As mentioned above, the disadvantage of liquid electrolyte is that when the battery is punctured, the electrolyte will spillover and cause a short circuit. Therefore, adding polymers to make the electrolyte gel-like can prevent the electrolyte from leaking. Taking GM’s patent US10476105 as an example, a self-healing gel-type electrolyte composite is provided. The electrolyte composite includes a gel-forming precursor and a gel-forming initiator. The self-healing precursor, in response to contact with a fracture in a gel-electrolyte membrane, fills the fracture. Also, the self-healing precursor, in response to contact with the self-healing initiator, polymerizes to thereby inhibit the propagation of the fracture.

 

  1. Electrolyte – Solid electrolyte

 

Solid-state batteries have been the most popular topic for lithium battery in recent years. They use non-flammable solid electrolytes to replace the traditional electrolyte and separator and can significantly increase energy density of the battery. Solid-state batteries are not yet commercialized in electric vehicles, mainly because of the high manufacturing cost. The company with the largest number of patents for solid-state batteries is Toyota, followed by LG Chem. Startup companies such as QuantumScape, PolyPlus, StoreDot, and Sila Nanotechnologies have received investments from battery manufacturers and car manufacturers for developing solid-state battery technology. In the case of PolyPlus, which has been working with SK Innovation in recent years, the company’s core technology is to develop a lithium-ion conductive glass sheet as a solid-state electrolyte, as shown in Fig.8.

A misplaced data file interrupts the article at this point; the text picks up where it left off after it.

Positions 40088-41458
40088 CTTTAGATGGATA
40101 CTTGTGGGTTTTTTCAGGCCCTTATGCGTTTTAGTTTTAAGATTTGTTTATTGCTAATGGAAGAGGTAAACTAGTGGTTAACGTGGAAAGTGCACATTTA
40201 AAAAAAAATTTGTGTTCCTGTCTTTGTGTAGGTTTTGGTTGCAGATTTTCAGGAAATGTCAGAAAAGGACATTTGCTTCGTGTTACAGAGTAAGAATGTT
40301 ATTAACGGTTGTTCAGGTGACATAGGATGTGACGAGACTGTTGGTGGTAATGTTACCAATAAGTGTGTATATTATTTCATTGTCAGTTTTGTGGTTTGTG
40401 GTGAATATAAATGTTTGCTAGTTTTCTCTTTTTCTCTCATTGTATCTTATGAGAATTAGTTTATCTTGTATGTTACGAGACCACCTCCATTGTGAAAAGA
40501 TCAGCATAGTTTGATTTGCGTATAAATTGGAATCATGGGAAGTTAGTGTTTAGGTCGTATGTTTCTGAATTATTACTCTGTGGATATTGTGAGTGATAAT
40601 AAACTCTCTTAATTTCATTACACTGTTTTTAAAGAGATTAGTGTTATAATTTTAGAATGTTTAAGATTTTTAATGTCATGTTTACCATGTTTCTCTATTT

Fig.8 Drawing of lithium-ion conductive glass sheet in PolyPlus’ patent US20210320328

 

  1. Separator, Binder

 

A separator for lithium batteries is a porous film sandwiched between the positive and negative electrodes to avoid short circuit. The main technical development of the separator is to reduce the internal resistance to avoid temperature rise and to increase the thermal and mechanical stability to reduce the risk of breakage, such as FUJIFILM’s patent US20220209362. A binder of lithium batteries is to adhere the cathode or anode materials to a current collector. The development of the binder is to make the cathode and anode material evenly dispersed, reduce the internal resistance, and avoid the formation of lithium metal dendrites, such as Samsung SDI’s patent US10050246.

 

  1. Electrode assembly

 

Battery cells are usually formed by stacking multiple layers of electrodes or winding electrodes to increase the capacity and energy density, but it also increases the risk of internal short circuit and high local temperature. LG Chem’s patents US20200127246 and US20200403211 provide improved designs for electrode assemblies of pouch-type lithium batteries and cylindrical lithium batteries, respectively. For example, as described in US20200127246, when a pouch-type battery expands due to gases generated by decomposition of liquid electrolytes, the electrode assembly will be disconnected to prevent the battery from continuing to discharge or even causing an explosion, as shown in Fig.9.